And indeed, President Trump has a mostly pro-gay record in office, and by far the best for a Republican president. Hes the first president to be inaugurated while supporting same-sex marriage, and he de-fanged the religious liberty executive order his evangelical allies desired that would have authorized discrimination against gays under guise of religion. His State Department initiative to decriminalize homosexuality worldwide is far more ambitious than anything President Obama ever did on that front. (RELATED: Trump — The Most Pro-Gay President In American History?)
Nearly all of Trumps purported “anti-gay” actions are byproducts of other aministration goals, rather than the result of animus toward gay people. When the government recently told embassies to fly only the American flag, it meant they couldnt fly a Pride flag. But if the rule applies to all flags but Old Glory, its not homophobia. Trumps defenses of cake-bakers and adoption agencies are about religious liberty, not homosexuality. They apply across the board.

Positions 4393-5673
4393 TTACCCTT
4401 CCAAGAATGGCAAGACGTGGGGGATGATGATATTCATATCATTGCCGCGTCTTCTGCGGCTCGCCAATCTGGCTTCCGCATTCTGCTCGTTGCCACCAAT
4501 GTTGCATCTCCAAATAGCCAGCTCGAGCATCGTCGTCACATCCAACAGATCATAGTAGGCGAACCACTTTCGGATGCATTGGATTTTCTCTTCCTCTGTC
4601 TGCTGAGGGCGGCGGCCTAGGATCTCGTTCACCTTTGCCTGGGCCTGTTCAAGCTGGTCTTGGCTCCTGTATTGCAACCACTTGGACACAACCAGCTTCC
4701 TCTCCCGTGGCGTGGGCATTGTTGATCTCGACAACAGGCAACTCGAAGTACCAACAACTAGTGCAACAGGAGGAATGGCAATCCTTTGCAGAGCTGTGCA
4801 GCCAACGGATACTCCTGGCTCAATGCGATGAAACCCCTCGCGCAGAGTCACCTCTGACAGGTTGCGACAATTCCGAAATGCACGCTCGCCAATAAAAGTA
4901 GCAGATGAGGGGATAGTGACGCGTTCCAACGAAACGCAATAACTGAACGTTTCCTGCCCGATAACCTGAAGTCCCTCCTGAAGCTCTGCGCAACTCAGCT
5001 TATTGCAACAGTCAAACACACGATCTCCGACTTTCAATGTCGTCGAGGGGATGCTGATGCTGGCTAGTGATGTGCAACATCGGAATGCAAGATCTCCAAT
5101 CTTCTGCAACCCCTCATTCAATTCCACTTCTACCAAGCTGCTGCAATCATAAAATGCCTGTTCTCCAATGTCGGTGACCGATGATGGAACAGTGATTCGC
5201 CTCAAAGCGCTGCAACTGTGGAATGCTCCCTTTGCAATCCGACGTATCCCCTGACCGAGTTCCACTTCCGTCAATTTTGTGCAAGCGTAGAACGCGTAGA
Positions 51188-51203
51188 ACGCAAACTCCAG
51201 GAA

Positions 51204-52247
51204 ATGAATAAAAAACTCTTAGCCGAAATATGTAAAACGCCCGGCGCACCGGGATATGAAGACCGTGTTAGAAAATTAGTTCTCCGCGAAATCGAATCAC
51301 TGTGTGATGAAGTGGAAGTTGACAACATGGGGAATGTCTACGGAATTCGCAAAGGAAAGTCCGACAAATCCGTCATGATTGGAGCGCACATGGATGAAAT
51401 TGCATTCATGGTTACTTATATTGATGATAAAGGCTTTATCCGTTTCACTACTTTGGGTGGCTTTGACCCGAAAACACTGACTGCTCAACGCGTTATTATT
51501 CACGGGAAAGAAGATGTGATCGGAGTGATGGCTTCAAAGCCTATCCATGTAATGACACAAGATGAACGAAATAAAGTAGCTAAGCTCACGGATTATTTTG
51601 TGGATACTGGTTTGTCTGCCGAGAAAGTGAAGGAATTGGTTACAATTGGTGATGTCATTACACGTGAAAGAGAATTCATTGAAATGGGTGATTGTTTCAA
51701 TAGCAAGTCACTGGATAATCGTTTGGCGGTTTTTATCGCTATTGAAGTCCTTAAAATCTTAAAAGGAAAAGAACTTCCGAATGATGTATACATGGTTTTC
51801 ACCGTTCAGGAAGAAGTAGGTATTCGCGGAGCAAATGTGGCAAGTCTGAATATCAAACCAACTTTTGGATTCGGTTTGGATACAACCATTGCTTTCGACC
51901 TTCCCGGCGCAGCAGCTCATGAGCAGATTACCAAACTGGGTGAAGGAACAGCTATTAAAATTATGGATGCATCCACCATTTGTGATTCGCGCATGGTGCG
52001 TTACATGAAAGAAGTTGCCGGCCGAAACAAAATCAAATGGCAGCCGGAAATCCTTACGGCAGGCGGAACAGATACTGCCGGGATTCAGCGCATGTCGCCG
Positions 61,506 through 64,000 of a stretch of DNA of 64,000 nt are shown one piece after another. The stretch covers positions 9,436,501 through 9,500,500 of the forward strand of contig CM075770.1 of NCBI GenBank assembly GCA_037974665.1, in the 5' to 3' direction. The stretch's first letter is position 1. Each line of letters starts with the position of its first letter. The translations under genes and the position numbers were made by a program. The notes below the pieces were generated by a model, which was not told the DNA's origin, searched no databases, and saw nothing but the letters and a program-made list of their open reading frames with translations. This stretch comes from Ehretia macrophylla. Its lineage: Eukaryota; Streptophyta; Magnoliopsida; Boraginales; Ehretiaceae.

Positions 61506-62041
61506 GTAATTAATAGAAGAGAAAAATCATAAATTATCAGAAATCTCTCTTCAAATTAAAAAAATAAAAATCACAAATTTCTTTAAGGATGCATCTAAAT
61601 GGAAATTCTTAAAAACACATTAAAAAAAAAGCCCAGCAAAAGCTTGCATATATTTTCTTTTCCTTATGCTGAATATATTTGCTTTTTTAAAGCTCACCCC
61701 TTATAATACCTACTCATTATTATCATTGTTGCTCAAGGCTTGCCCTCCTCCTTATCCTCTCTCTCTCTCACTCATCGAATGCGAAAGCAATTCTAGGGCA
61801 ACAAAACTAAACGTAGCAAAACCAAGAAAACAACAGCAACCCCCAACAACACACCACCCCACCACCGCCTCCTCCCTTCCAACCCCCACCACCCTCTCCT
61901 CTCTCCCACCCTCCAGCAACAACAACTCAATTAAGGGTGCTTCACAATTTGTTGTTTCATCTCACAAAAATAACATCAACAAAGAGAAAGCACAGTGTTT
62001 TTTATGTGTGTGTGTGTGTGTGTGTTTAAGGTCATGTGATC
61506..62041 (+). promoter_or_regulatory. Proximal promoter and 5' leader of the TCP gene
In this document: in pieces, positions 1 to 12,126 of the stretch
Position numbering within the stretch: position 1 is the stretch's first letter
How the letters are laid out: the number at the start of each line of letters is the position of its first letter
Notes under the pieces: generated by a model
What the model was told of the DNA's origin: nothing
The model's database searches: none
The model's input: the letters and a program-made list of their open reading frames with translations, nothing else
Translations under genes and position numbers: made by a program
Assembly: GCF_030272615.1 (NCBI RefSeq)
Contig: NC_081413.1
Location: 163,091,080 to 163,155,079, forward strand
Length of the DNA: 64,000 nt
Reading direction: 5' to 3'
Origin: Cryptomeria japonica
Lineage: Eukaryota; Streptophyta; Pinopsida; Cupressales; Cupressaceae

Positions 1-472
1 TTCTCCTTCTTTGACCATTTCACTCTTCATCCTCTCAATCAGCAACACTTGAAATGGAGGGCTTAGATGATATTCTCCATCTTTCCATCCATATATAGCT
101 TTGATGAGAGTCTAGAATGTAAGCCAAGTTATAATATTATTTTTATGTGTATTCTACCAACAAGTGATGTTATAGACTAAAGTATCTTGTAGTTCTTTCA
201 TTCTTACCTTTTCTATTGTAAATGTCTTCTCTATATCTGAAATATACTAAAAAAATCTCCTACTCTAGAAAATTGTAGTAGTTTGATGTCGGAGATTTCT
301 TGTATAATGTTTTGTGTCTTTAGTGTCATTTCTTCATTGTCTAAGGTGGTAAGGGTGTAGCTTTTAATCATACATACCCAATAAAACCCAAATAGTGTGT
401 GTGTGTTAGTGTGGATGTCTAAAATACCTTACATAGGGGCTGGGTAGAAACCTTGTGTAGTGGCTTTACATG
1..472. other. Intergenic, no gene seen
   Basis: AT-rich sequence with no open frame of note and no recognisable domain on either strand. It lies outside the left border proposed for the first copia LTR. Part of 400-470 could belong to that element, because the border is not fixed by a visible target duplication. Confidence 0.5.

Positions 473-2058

Yet the organized LGBT community has given President Trump no credit, and has even attacked him when he does what they asked for. For example, on May 30 the gay activist group GLAAD released a statement headlined “President Trump Must Honor 50th Anniversary Of Stonewall Riots, LGBTQ Movement.” One day later, Trump tweeted a recognition of Pride Month and the “outstanding contributions LGBT people have made to our great nation.” The day after that, GLAAD chief Sarah Kate Ellis attacked Trumps statement, calling it “gaslighting.”
She did not explain why her organization two days earlier had demanded President Trump engage in gaslighting.
It is clear, though, that the Trump Administration has not pursued policies on gender identity that are as welcoming as those on sexual orientation. In doing so, the president is not alone. His caution on transgender rights parallels that of President Obama and even that of the gay community itself.